However, if we can reduce the ongoing catalyst for further deterioration of the relationship, then we will have made the world a safer place. That’s my goal. It’s somewhat more modest. I think we probably have to, at a minimum, refuse to recognize the Russian annexation of Crimea and never attend meetings or other events that would be officially held there. We may even need to keep some limited sanctions on Russia over Crimea as a reaffirmation of principle.

What is your response to the advocates of the NATO expansion and how would you define the future role of the alliance?

Most alliances do not see it as their raison d’etre to expand. I’m not suggesting that NATO is imperialistic, but the ideology of expansion as an inherent goal or purpose of the alliance, strikes me as bizarre. Other alliances are created within a group of countries that have a common purpose and set of goals, and purpose for operating together. Whether it’s our Middle Eastern association with the Gulf Cooperation Council, or the RIO pact, or the way in which we’re trying to more strongly link the existing bilateral alliances in East Asia together. Those all have specific members associated with them, and we’re not typically trying to increase the membership.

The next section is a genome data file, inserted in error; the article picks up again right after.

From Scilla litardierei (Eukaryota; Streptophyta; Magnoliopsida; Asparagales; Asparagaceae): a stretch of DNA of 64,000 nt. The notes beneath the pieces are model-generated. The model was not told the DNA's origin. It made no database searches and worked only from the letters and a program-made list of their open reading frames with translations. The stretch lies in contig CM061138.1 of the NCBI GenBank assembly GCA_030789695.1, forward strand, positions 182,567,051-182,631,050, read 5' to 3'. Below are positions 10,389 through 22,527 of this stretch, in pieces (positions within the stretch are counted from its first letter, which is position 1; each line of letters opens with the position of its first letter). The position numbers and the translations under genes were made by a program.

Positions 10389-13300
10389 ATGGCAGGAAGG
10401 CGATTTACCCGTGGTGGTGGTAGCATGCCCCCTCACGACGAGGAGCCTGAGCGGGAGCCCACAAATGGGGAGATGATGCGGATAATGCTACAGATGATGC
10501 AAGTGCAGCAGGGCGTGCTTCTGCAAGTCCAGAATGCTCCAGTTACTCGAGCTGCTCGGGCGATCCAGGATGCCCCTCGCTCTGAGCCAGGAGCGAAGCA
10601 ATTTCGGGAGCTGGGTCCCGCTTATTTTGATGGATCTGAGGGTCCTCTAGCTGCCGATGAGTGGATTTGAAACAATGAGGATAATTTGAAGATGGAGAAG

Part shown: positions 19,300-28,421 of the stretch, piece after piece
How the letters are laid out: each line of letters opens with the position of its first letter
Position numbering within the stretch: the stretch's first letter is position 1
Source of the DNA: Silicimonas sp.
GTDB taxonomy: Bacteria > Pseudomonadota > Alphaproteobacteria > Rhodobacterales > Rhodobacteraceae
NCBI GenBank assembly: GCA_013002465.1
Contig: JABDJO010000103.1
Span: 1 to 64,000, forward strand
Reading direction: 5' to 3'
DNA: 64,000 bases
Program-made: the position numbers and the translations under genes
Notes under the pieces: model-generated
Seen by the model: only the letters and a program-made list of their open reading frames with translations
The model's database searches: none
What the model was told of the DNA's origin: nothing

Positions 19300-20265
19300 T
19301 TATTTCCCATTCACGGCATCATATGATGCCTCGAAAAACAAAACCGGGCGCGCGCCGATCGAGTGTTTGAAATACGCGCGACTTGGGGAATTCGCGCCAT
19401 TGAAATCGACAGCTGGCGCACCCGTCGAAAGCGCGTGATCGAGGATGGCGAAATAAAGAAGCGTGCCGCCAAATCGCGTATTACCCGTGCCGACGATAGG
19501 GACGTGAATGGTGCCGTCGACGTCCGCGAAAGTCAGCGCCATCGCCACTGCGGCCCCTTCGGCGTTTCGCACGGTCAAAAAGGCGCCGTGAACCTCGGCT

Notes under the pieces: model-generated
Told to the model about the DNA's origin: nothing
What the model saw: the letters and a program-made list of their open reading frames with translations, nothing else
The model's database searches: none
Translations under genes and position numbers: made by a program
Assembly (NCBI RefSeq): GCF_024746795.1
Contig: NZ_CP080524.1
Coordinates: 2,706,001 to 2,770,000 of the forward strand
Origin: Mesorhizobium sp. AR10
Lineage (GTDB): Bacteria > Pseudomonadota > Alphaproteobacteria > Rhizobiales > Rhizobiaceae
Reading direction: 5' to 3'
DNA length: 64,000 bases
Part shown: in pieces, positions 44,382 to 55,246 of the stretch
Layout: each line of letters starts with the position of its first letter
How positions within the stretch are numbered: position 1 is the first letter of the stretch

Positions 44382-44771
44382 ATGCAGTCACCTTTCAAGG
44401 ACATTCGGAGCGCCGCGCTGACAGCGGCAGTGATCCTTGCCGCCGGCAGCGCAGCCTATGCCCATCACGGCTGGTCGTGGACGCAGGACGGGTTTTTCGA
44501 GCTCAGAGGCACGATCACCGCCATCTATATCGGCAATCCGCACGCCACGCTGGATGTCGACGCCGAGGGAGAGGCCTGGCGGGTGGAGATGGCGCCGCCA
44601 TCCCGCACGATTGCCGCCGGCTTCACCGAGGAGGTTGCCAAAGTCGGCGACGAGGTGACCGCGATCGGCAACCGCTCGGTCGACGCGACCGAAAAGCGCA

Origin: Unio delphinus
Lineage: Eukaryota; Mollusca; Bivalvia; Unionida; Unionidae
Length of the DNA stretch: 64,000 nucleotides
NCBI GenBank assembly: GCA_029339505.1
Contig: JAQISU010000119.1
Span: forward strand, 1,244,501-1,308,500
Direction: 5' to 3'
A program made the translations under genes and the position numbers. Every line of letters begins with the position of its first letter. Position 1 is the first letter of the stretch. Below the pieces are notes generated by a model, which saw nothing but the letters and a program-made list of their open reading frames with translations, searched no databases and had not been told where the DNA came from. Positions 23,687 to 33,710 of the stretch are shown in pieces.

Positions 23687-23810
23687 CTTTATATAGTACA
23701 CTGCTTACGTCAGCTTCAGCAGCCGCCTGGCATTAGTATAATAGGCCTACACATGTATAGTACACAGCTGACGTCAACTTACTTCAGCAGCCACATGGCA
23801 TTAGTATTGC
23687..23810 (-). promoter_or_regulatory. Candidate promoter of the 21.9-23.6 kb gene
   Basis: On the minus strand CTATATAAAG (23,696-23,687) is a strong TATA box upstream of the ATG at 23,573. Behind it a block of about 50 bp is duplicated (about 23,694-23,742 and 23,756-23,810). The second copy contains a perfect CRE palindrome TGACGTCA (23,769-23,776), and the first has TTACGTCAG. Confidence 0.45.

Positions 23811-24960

Somehow with NATO, we’ve deluded ourselves. I think it’s just a delusion into thinking that the alliance must expand. People will go back to Article 10 of the 1949 Washington treaty which says that “should it be conducive to the improvement of the European security other members could be brought in.” Well, yes, “should it be conducive to the Improvement of European security” – that is the key phrase–Article 10 doesn’t say we shall expand because expansion is good. It says it shall expand if expansion would be stabilizing and good for the security of the continent and it was also obviously written during the Cold War.

Presumably, when circumstances changed so fundamentally, you might rethink this phrase. But even if you interpreted it literally, what it says is that you must ask whether an expansion is going to strengthen Western security.